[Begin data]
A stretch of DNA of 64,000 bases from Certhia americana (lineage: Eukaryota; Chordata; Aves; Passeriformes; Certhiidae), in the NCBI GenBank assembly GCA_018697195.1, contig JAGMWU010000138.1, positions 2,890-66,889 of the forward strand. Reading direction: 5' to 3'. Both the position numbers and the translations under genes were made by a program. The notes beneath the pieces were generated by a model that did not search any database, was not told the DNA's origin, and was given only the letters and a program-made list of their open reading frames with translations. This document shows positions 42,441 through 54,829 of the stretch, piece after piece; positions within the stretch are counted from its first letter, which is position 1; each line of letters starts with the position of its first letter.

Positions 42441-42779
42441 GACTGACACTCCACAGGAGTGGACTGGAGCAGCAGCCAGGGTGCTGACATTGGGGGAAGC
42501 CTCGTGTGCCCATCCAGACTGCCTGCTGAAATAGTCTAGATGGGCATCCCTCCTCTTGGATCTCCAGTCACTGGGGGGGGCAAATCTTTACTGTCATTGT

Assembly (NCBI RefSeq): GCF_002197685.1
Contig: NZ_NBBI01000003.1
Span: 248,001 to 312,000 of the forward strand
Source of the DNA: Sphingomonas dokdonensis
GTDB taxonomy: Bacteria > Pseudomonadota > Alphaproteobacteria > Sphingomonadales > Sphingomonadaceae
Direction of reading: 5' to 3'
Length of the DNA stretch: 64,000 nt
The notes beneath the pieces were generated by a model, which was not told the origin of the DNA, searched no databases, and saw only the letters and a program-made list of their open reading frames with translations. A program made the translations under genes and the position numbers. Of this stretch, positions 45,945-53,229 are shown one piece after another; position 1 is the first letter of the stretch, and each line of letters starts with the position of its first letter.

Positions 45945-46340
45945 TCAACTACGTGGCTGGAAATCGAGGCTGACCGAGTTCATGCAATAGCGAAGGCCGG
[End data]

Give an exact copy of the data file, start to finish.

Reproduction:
A stretch of DNA of 64,000 bases from Certhia americana (lineage: Eukaryota; Chordata; Aves; Passeriformes; Certhiidae), in the NCBI GenBank assembly GCA_018697195.1, contig JAGMWU010000138.1, positions 2,890-66,889 of the forward strand. Reading direction: 5' to 3'. Both the position numbers and the translations under genes were made by a program. The notes beneath the pieces were generated by a model that did not search any database, was not told the DNA's origin, and was given only the letters and a program-made list of their open reading frames with translations. This document shows positions 42,441 through 54,829 of the stretch, piece after piece; positions within the stretch are counted from its first letter, which is position 1; each line of letters starts with the position of its first letter.

Positions 42441-42779
42441 GACTGACACTCCACAGGAGTGGACTGGAGCAGCAGCCAGGGTGCTGACATTGGGGGAAGC
42501 CTCGTGTGCCCATCCAGACTGCCTGCTGAAATAGTCTAGATGGGCATCCCTCCTCTTGGATCTCCAGTCACTGGGGGGGGCAAATCTTTACTGTCATTGT

Assembly (NCBI RefSeq): GCF_002197685.1
Contig: NZ_NBBI01000003.1
Span: 248,001 to 312,000 of the forward strand
Source of the DNA: Sphingomonas dokdonensis
GTDB taxonomy: Bacteria > Pseudomonadota > Alphaproteobacteria > Sphingomonadales > Sphingomonadaceae
Direction of reading: 5' to 3'
Length of the DNA stretch: 64,000 nt
The notes beneath the pieces were generated by a model, which was not told the origin of the DNA, searched no databases, and saw only the letters and a program-made list of their open reading frames with translations. A program made the translations under genes and the position numbers. Of this stretch, positions 45,945-53,229 are shown one piece after another; position 1 is the first letter of the stretch, and each line of letters starts with the position of its first letter.

Positions 45945-46340
45945 TCAACTACGTGGCTGGAAATCGAGGCTGACCGAGTTCATGCAATAGCGAAGGCCGG